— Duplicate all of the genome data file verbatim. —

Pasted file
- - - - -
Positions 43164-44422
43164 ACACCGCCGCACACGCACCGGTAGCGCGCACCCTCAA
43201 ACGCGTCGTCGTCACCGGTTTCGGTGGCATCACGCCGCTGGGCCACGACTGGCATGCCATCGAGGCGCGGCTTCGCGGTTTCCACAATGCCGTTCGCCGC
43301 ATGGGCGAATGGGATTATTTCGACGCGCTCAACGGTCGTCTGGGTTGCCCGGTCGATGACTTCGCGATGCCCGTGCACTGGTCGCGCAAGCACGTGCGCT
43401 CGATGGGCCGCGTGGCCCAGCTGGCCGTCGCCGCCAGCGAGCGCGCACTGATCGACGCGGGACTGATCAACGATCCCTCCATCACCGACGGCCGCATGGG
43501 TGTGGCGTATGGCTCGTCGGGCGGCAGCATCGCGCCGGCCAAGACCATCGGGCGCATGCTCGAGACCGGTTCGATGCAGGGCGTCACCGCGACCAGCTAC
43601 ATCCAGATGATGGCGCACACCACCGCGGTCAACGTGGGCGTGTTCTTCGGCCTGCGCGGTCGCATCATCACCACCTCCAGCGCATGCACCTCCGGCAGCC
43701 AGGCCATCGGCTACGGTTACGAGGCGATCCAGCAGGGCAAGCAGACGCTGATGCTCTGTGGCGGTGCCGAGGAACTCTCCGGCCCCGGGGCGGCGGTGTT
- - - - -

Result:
Positions 43164-44422
43164 ACACCGCCGCACACGCACCGGTAGCGCGCACCCTCAA
43201 ACGCGTCGTCGTCACCGGTTTCGGTGGCATCACGCCGCTGGGCCACGACTGGCATGCCATCGAGGCGCGGCTTCGCGGTTTCCACAATGCCGTTCGCCGC
43301 ATGGGCGAATGGGATTATTTCGACGCGCTCAACGGTCGTCTGGGTTGCCCGGTCGATGACTTCGCGATGCCCGTGCACTGGTCGCGCAAGCACGTGCGCT
43401 CGATGGGCCGCGTGGCCCAGCTGGCCGTCGCCGCCAGCGAGCGCGCACTGATCGACGCGGGACTGATCAACGATCCCTCCATCACCGACGGCCGCATGGG
43501 TGTGGCGTATGGCTCGTCGGGCGGCAGCATCGCGCCGGCCAAGACCATCGGGCGCATGCTCGAGACCGGTTCGATGCAGGGCGTCACCGCGACCAGCTAC
43601 ATCCAGATGATGGCGCACACCACCGCGGTCAACGTGGGCGTGTTCTTCGGCCTGCGCGGTCGCATCATCACCACCTCCAGCGCATGCACCTCCGGCAGCC
43701 AGGCCATCGGCTACGGTTACGAGGCGATCCAGCAGGGCAAGCAGACGCTGATGCTCTGTGGCGGTGCCGAGGAACTCTCCGGCCCCGGGGCGGCGGTGTT